Los Olivos for Grownups: Alta Maria Vineyards

Alta Maria Vineyards tasting room in Los Olivos, CA

Alta Maria wines (along with Native 9 wines and Autonom wines) have been around for almost a decade, but now that they’ve opened a tasting room along the main drag in Los Olivos – the tasting room town of Santa Barbara wine county – I’m even more inclined to make a run through town.

Alta Maria Vineyards tasting room in Los Olivos, CA

In a typical weekend rush of tourists from Orange & LA counties plus Santa Barbara wine tour companies, the Alta Maria Vineyards tasting room is a lovely and cool respite from any wine-tasting-bachelortte-or-birthday-partying on the street. It’s sophisticated and down-to-earth. It’s western and classy. It’s minimalist and Pottery Barn.

Alta Maria Vineyards Chardonnay & Pinot Noir in Los Olivos, CA

The wine on the tasting list also demonstrates such duality. In addition to the Santa Maria Valley Chardonnay and Pinot Noir Alta Maria is known for, they have a unique Sauvignon Blanc and solid Cabernet Sauvignon on the list, just created for the tasting room. The Chardonnay is half oak-fermented and half stainless steel to give us a lemon cream tart with lots of acidity. And the Alta Maria Pinot Noir is a perfect blend of fruit, wood and earth, a basic Pinot Noir that’s a steal at $28 a bottle.

Autnom Syrah & Native 9 Pinot Noir in Los Olivos, CA

But the list has more. Viticulturist James Ontiveros is pouring his baby here: Native 9 Pinot Noir. And this is the only place you can taste the 2009 Pinot Noir. This wine is from a vineyard on his multi-generational family’s property in Santa Maria valley, where he grows 8 different clones and blends different concoctions each year to create a fuller, exotic Pinot Noir.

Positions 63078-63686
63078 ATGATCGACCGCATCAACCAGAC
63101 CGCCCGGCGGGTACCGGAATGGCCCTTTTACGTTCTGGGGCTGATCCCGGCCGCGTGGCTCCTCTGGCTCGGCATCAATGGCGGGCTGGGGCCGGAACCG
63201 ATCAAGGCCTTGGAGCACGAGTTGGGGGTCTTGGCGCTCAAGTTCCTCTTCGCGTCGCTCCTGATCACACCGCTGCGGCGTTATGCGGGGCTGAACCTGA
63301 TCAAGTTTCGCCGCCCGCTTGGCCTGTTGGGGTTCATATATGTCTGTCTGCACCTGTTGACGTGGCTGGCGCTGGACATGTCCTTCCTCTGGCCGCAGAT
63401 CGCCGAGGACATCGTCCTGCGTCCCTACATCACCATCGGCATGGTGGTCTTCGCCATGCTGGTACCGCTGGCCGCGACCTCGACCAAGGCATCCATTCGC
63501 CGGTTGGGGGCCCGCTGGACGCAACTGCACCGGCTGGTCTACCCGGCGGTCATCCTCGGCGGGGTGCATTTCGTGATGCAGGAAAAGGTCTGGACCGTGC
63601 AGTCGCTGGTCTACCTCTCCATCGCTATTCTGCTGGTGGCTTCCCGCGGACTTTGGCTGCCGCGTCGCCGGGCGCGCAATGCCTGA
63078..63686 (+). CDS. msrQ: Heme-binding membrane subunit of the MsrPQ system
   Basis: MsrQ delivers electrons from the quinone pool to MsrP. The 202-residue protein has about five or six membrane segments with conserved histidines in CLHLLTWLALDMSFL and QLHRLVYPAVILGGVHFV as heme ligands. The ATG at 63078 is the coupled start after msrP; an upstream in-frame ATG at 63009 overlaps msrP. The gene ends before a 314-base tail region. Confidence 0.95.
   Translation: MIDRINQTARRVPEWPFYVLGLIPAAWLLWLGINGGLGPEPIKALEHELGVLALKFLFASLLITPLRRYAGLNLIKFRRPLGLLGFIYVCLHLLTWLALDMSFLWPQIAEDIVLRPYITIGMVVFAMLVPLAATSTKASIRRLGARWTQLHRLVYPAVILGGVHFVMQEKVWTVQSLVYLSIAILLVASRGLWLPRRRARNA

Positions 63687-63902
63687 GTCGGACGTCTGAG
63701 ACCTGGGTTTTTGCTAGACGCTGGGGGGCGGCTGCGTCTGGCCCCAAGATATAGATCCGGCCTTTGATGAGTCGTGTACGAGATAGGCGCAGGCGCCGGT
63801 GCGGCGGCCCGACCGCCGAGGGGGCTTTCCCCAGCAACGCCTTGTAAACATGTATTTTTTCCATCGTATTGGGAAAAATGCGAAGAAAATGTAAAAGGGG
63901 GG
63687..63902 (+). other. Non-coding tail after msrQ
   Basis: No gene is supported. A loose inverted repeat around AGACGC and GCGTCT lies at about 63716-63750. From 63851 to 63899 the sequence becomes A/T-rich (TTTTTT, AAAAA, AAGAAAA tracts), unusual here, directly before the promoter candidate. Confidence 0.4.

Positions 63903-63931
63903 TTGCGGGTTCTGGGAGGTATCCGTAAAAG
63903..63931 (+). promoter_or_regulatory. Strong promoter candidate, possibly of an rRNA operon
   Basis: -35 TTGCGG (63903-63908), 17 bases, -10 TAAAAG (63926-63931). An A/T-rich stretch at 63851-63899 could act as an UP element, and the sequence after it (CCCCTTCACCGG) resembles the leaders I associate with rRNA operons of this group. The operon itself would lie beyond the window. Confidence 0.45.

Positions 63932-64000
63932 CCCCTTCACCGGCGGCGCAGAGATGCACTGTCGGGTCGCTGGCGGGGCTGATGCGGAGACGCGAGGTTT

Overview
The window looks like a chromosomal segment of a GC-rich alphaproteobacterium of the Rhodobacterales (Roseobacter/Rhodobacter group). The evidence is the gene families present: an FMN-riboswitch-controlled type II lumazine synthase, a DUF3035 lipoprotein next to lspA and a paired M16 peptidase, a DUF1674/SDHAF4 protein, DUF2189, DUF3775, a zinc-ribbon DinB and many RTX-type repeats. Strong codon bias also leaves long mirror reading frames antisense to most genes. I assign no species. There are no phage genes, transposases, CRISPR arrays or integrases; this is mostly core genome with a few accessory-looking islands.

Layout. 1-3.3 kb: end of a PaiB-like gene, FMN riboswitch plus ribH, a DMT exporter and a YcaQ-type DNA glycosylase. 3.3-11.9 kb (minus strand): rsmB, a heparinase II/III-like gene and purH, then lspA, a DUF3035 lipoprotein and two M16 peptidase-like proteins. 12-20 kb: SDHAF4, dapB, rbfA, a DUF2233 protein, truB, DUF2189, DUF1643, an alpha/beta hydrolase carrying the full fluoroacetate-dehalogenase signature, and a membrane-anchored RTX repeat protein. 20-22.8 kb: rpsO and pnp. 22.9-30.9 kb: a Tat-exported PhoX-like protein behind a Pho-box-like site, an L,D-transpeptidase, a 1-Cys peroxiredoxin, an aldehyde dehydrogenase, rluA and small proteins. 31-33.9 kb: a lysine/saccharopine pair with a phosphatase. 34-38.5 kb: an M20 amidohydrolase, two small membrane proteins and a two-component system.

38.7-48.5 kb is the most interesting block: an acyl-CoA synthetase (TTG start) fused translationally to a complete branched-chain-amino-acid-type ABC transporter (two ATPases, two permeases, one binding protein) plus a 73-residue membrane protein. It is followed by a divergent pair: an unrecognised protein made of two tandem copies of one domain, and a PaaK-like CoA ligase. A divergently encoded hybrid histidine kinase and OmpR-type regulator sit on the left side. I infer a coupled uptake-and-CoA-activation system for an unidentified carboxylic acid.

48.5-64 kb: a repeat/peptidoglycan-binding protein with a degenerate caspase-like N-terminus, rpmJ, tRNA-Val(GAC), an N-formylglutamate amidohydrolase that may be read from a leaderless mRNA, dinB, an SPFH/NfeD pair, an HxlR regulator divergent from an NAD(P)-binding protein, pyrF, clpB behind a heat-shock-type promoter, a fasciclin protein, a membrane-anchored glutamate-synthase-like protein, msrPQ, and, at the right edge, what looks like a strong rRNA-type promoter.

And the winemaker of the duo, Paul Wilkins, got his love for Rhone varietals working for John Alban of Alban Vineyards. His Autonom SM (Grenache, Syrah, Mourvedre) is almost sold out because if its nose of bacon fat and pie crust (this sounds like heaven in a glass) and perfect balance, and his Autonom Syrah is a blend of cold-climate fruit and warm-climate fruit that manages to be vegetal, fruity and spicy.

Grown-up heaven.


Chardonnay Symposium 2011

Chardonnay Symposium in Santa Maria California

Chardonnay is the world’s white wine darling. And at Santa Maria Valley’s recent Chardonnay Symposium, we learned she is also one of the most debated. Whether you love an oaky + buttery one, a stainless steel + flinty one, or prefer to never drink the stuff, it’s definitely a wine that makes for a heated discussion.

Burgundian white is usually considered the pinnacle of a well-made Chardonnay. Although the California style has typically meant more: more fruit, more oak, and more butter. Jay McInerney compared this old California classic style to another California classic, Pamela Anderson. In his view, this type of Chardonnay is more about silicone enhancements to try and please the sweet American palate than about a true representation of the grape. He later wrote about a new style of Chardonnay coming out of California, one being passionately followed by winemakers Greg Brewer and Steve Clifton of Brewer-Clifton.

Greg Brewer of Brewer-Clifton pouring Chardonnay

This new style, described as zingy, nervous and fresh, attempts to let the varietal stand out on its own, without a lot of manipulation in the winery, over-malolactic-ization or years of cradling in the bosom of new French oak. This is the style, according to Brewer, that lets Chardonnay shine – although he does wave a white flag for Chardonnay (c’est trés charmant).